The programme is unique in the UK, steering a middle way between degrees in Actuarial Science and those in Economics or Mathematics. It equips you with the knowledge and understanding of economic theory and statistical methods and their applications necessary to undertake graduate study in economics or actuarial science and/or to pursue a future career as an economist or actuary. It provides an excellent preparation for a variety of careers in quantitative finance and will give you a head start if you intend to enter the actuarial profession.
View the programme specification document for this course
All applications for full-time study should be made through UCAS - www.ucas.com Applications for part-time study can be made through UCAS or directly to the University.
The table below sets out the proposed exemption mapping between the professional Core Technical (CT) subjects of the Institute of Actuaries and the corresponding university courses. As you can see, we can offer exemption from all 8 Core technical examinations, one of the few Universities in the country to do so.
||Finance and financial reporting
||Accounting and finance for Non-Specialists
||Probability and mathematical statistics
||Statistics for economics
||Quantitative modelling in economics
||Statistical theory 2
||Actuarial mathematics I
||Actuarial mathematics II
||Statistical methods in insurance
||Foundations/principles of microeconomics
||Principles of macroeconomics
The usual criterion for achieving exemption status is the attainment of a raw (unscaled) mark of 60% or more in the final examination paper for the corresponding university course (where several university courses contribute to a CT subject, the usual requirement is that an appropriate weighted average of the corresponding raw final examination marks be 60% or more). This threshold of 60% may be raised (say, to 65%) or lowered (say, to 55%) at the discretion of the profession’s Independent Examiner, who scrutinizes each student’s performance and makes recommendations to the profession in respect of exemptions.
Module choices in year one are dependent on whether you have studied economics at A level. The programme structure below outlines the modules that you may typically expect to study, although this may vary depending on demand for the modules and staff availability. Eight modules are studied each year, with four in each semester. During year three you will study a dissertation, equivalent to two modules, which is a piece of independent research on a topic of your choice spread over both semesters.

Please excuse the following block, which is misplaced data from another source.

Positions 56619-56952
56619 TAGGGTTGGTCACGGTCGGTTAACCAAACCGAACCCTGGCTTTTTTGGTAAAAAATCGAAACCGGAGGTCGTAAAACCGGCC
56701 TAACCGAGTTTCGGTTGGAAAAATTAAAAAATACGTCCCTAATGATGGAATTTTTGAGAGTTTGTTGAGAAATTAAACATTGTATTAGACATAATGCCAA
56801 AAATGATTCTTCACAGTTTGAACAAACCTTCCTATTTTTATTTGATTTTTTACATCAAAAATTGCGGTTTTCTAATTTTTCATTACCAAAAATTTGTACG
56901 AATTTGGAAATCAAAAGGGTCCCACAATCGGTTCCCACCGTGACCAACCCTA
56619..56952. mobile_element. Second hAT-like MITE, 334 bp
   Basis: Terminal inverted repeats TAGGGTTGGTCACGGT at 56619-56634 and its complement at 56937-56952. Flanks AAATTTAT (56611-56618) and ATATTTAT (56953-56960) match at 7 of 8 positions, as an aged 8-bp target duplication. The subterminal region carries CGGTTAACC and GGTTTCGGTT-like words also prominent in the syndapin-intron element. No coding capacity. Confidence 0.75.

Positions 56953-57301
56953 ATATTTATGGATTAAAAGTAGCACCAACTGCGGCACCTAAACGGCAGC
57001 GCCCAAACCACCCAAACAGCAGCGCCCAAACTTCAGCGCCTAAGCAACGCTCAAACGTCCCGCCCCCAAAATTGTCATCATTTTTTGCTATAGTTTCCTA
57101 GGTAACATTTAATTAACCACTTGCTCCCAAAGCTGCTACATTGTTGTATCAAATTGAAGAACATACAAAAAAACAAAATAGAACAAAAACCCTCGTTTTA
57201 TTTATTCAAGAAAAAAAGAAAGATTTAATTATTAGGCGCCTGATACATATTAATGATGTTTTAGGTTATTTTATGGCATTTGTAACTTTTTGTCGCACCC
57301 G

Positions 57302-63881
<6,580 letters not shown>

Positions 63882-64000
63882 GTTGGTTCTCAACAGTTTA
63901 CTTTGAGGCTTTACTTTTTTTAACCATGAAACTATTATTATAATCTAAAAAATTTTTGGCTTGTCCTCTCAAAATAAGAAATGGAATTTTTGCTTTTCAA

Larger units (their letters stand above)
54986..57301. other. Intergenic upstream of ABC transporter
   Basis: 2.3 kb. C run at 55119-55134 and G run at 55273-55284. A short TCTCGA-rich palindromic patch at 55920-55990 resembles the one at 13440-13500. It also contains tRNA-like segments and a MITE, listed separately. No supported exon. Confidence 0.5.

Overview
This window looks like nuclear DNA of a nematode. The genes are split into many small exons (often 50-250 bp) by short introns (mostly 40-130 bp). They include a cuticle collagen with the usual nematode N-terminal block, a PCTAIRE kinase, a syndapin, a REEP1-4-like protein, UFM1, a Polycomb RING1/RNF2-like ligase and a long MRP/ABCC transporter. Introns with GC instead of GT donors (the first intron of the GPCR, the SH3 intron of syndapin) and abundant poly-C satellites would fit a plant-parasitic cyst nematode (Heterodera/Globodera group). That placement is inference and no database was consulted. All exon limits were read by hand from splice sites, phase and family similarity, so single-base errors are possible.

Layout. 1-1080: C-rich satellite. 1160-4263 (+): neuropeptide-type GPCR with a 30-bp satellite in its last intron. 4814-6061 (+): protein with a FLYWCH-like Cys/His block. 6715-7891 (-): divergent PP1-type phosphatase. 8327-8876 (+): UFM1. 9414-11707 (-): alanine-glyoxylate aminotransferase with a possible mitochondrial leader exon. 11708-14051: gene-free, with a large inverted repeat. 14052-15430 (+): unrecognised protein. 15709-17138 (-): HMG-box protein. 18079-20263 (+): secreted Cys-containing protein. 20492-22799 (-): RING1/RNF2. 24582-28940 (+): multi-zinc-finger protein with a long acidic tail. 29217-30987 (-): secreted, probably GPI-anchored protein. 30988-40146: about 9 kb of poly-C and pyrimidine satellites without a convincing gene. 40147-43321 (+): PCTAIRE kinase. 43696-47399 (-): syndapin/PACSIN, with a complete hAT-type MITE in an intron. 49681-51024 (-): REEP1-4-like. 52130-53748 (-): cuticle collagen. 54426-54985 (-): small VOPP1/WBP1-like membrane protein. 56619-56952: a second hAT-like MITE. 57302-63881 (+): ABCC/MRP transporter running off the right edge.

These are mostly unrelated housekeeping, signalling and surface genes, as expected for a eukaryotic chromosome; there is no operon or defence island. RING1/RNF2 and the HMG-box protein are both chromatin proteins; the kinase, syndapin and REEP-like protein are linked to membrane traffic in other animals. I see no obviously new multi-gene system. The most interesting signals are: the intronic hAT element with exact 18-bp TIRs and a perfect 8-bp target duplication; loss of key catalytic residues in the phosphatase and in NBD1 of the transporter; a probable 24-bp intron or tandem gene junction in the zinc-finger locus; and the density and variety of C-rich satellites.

Find out more about the University's Actuarial Society, SUAS
Members of staff are actively involved in the development of educational material and in the provision of actuarial training both in the UK and overseas.
Typical entry requirements
|GCSE||GCSE English grade C or above (or an equivalent standard in other English language qualifications)|
- 3 A level subjects: AAB (including A level Mathematics at grade A) or ABB (including A level Mathematics at grade A) with grade A in the Extended Project Qualification.
- 4 A level subjects: ABBB (including A level Mathematics at grade A or above).
Queries about contextualised offers can be made to: firstname.lastname@example.org . Information about the university’s scheme to widen participation (A2S) can be found here: Access to Southampton
Although an Economics A level is not required, preference will be given to applicants taking at least one analytical A level subject; that is, either Economics or Mathematics or a science-based subject.
Most A level subjects are acceptable with the exception of General Studies. One subject such as those on the following list is accepted if combined with other academic subjects:
- Art, including Design, Fine Art, Photography, Textiles, etc
- Critical Thinking
- Home Economics
- Leisure Studies
- Media Studies
- Music, including Music Technology
- Sports Studies including all forms of PE, Dance, etc
- Theatre Studies including Drama and Performing Arts
- Travel and Tourism
There may be a few places available for marginal candidates who have just missed the grades required by their conditional offer. For these students ONLY, the Admissions Tutor will consider any extra A level subject, including General Studies. Therefore, it is worth taking an extra A level as an insurance policy. There is no guarantee that extra spaces will be available.
|International Baccalaureate||34 points, 17 at Higher Level including at least 6 points in HL Mathematics|